From the Thursday, January 17, 2002 The Hindu : Online edition of India's National Newspaper Friday, June 01, 2001
Someone has said that the definition of being insane is watching the same scene in a movie over and over again and expecting that this time it will have a different ending. Does that mean that most of us are crazy for wanting something new or different in our life even though we have done nothing different with the way we think, behave or see the world? To be kind to ourselves, we have to say "no, not crazy" but being a wishful dreamer, "yes, and yes again". For those who want to live an Open Life that enables you to succeed, grow and develop as a whole person and to give back -- make a difference because I was here, a critical step forward would be one that helped you to be a whole person more of the time. That is, to be seen as a whole, spirited person and not one person at work, another at home and another in the community. Put very plainly, each of us would like others to see and at least appreciate, if not love the real and whole me, then I could be that person all of the time.
An award winning Irish author, in his recent book Eternal Echoes, says that this universal human desire is one of the deepest held longings - to be accepted and loved just for being who they are - and nothing else.
So, if you were a film maker, to help others see the whole, real you, you would just rewrite the old script or create a new script, right? Wrong! One of the best ways to write or rewrite the script of My Life so others see you anew is to unscript how you see others. What?
Script by unscripting - now that's crazy. Not really, let me explain. If you unscript how you see others, it will not be long before someone says to you, “You are really a different sort of person, you see me as I really am,” or “You have really changed. I don't know how or why but it's as if I am seeing the real open you for the first time!” Now, do I have your full attention (grin)?
Unscripting is about changing how you see those you know already and those whom you see about the city or newly meet. It means not judging or rejudging a person based on your past knowledge of that person. It also means not judging or automatically categorizing the new person according to their clothing, speech, or how she or he carries him or herself.
Unscripting your views of people means dropping your automatic and reliable means of categorizing people, even if it feels a bit awkward.
You may feel awkward or uneasy because these automatic judgments are in part a survival skill born into all creatures, including humans. Being able to predict behavior and whether a situation is dangerous or not is a survival skill we all must have - unscripting does not involve becoming unsafe or foolishly risky. However, if we overextend our need for predictability and apply it simply to make life easier (on the basis of fewer decisions means less work), we not only reduce our ability to adapt (the other basic survival skill), we put ourselves behind mental walls or a mental box that not only prevents us from clearly seeing others, these walls also hide us from others' view.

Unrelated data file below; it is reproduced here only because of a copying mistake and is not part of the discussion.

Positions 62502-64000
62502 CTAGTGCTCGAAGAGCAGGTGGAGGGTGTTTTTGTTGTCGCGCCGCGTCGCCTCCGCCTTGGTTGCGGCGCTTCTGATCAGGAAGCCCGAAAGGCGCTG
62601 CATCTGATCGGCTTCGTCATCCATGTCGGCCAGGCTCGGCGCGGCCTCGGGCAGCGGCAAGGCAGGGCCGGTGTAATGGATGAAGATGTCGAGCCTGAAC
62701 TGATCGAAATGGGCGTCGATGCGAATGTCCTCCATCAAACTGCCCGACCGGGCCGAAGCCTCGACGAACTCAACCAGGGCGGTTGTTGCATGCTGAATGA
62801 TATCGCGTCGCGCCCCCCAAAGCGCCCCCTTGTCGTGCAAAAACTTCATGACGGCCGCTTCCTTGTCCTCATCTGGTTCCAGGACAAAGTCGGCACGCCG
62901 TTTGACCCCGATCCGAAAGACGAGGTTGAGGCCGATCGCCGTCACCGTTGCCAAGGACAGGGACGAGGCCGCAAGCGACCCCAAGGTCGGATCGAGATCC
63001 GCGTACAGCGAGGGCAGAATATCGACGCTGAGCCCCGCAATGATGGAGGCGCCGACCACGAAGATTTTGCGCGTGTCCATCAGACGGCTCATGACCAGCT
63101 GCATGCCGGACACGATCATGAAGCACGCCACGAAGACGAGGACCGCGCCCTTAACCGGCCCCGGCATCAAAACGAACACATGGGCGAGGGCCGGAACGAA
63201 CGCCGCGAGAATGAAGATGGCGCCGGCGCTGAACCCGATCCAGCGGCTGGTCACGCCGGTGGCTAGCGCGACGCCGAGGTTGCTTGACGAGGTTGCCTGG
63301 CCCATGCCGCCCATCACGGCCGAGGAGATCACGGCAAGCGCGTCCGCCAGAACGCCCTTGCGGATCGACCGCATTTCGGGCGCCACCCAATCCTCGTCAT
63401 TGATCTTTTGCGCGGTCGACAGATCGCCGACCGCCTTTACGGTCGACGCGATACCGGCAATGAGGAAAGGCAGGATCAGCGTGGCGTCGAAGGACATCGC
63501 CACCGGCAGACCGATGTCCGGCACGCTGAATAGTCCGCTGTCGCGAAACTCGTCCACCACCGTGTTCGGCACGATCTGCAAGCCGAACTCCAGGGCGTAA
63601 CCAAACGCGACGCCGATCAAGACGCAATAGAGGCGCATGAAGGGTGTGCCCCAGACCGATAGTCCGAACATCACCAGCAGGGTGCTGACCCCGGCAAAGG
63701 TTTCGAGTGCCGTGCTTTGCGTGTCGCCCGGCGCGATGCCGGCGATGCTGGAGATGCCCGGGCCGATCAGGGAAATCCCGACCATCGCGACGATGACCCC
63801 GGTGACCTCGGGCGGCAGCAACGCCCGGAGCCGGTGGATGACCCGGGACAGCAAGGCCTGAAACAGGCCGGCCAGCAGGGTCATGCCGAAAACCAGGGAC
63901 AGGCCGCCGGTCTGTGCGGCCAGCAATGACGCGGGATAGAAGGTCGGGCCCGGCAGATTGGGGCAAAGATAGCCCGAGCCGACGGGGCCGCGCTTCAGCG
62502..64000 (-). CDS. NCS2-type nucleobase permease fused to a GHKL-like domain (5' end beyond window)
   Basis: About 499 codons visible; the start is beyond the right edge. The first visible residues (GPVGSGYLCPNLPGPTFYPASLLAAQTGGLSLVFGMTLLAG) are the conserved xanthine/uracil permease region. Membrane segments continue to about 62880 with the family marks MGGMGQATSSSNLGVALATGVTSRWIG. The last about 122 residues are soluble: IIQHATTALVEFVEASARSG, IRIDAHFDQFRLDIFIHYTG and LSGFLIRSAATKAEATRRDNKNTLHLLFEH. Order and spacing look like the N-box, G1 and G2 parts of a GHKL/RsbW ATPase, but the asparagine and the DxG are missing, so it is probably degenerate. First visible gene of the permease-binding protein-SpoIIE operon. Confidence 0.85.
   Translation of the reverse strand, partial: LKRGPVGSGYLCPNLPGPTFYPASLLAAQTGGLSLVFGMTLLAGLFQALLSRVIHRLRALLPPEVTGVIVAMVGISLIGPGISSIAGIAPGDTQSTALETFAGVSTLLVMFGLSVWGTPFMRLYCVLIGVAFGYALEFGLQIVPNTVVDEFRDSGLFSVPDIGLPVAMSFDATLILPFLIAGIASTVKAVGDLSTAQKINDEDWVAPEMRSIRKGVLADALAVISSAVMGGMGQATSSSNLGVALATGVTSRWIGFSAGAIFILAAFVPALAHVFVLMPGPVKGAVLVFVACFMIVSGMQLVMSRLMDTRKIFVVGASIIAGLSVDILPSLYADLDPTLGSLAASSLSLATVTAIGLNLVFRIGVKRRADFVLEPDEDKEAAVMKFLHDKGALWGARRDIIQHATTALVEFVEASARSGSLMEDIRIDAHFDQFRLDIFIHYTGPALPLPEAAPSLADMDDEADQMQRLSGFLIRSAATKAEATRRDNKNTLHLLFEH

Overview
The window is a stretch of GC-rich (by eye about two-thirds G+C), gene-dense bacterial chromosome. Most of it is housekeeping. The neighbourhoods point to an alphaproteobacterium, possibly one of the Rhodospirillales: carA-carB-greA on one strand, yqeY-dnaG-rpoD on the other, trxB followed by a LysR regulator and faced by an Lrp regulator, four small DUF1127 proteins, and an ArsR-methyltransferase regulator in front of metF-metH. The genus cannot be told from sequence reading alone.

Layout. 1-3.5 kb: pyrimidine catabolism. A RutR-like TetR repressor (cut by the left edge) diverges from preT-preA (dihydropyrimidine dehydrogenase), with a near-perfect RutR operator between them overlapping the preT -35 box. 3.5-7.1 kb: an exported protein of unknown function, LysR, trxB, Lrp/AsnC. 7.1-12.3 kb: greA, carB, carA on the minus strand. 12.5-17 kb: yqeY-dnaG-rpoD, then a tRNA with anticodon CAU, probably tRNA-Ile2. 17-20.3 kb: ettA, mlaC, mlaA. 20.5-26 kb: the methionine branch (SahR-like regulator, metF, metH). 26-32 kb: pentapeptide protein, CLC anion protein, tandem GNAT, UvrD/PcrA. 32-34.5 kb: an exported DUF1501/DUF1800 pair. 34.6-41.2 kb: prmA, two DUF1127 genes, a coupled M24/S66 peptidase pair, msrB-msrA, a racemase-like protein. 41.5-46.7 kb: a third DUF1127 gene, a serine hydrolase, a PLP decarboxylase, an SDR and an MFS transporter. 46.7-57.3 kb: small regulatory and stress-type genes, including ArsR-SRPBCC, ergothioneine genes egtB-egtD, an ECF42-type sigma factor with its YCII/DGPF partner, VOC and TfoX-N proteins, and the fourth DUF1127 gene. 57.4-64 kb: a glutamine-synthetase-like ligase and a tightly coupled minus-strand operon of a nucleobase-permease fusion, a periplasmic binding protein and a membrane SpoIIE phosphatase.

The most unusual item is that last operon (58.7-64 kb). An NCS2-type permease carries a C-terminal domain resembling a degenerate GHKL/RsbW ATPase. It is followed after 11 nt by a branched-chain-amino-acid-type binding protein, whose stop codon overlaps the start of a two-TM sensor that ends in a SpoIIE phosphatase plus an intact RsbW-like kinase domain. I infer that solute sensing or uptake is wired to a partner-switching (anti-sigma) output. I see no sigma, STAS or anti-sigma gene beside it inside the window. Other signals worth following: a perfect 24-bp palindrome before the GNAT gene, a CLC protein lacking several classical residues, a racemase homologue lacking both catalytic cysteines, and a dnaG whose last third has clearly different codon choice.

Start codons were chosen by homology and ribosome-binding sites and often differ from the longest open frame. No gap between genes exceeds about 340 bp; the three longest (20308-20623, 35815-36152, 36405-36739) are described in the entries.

Test yourself. How long does it take for you to tag or categorize someone as you watch people enter a public room or building, or walking on the street? And people thought computers were quick. I am willing to bet that each of your judgments will take no more than one or two nanoseconds. Many of your speedy tags or scripts for these people are based on whats, or what people appear to be.
As you watch people walk down the street: this one is a craftsperson (a well-kept man in a clean jumpsuit carrying a toolbox), that one is a day laborer, she is an office worker, she is a government clerk, that one is a religious pilgrim, he is... she is.... We need only consider the first person. You can only see and react to him as a craftsperson. You cannot see him as a brother, uncle, father, a village or district historian and storyteller, someone who won a foot race or scored three goals. You cannot see a kind man, a man who has read every book on music in his local library. And the important point, that he cannot see you as anything other than another "what" who only sees him as a what. So the first step is to do your best to not just see people as whats. It will certainly open up new possibilities at work and in the community. As you see and treat people as whole people, so they will see and treat you.
And the second step is really just a way of accomplishing the first. My father did his utmost to be sure that my brother and I made no judgments of people based on their looks, their speech, and their whats. He was not perfect at it himself but he was persistent with drilling it into us - and making sure that he introduced us with great interest to as a wide a variety of people as our town or travels offered.
Once, when I had made a really bad mistake in misjudging a person - and paid for it with a bruised eye and nose - I asked him if he had any good ways of not making the wrong judgment. His reply has served my brother and me well. Look at people's eyes. Only see their eyes - not how they are dressed, not the shade of their skin, not how they speak. When you look into another person's eyes, they have to see yours as well. And the first thing they notice is that you are not looking at how they are dressed, how they are standing, or what they sound like - you are looking to see the person. And then - they see you. In the same way -- as a whole person.
Copyright Ned Hamson, 2005